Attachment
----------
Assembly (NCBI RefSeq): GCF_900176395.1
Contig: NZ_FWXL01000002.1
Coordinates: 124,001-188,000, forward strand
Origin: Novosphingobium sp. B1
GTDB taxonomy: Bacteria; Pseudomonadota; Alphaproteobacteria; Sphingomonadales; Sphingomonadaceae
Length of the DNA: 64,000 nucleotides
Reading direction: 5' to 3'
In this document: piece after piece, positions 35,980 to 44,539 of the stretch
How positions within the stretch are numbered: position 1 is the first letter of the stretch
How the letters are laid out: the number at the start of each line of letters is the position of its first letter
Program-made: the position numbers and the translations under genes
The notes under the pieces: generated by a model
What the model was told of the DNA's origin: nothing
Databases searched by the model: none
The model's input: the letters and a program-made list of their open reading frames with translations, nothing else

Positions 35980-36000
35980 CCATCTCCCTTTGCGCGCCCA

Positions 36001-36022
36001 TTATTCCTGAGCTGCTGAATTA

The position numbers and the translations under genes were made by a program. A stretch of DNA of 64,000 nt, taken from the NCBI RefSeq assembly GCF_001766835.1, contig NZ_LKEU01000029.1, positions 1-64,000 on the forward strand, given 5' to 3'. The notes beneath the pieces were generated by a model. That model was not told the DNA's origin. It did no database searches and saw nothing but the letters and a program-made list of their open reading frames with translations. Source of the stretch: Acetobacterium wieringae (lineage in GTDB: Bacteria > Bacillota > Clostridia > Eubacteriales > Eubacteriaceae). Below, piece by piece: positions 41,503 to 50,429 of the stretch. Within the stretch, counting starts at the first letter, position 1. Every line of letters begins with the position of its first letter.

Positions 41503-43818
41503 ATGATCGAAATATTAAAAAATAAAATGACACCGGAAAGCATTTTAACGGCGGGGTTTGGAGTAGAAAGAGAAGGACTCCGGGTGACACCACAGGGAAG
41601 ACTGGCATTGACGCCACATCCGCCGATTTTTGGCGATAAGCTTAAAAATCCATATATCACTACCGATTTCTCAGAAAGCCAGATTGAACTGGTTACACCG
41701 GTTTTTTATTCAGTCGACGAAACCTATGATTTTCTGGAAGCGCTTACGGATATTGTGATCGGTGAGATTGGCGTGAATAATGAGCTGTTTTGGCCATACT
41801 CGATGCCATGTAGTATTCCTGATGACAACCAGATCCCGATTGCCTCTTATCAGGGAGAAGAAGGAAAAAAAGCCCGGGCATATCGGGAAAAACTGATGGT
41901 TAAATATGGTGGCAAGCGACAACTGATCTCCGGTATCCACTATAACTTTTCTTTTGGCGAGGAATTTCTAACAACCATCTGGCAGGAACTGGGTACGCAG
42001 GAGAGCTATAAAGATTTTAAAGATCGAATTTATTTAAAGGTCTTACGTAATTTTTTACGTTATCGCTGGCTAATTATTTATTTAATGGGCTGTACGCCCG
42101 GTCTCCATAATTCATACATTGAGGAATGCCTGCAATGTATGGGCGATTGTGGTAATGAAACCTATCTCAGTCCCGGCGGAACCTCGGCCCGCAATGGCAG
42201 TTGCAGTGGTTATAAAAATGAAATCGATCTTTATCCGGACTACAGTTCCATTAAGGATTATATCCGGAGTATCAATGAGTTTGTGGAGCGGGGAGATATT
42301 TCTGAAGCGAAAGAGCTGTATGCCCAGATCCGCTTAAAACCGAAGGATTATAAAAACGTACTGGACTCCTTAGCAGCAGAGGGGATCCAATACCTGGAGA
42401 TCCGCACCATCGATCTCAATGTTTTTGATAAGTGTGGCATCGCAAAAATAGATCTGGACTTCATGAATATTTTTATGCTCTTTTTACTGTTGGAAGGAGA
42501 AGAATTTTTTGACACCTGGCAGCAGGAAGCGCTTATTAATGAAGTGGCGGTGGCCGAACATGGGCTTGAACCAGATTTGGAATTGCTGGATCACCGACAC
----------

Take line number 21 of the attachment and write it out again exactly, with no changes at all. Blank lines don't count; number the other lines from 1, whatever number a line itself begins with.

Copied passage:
Positions 41503-43818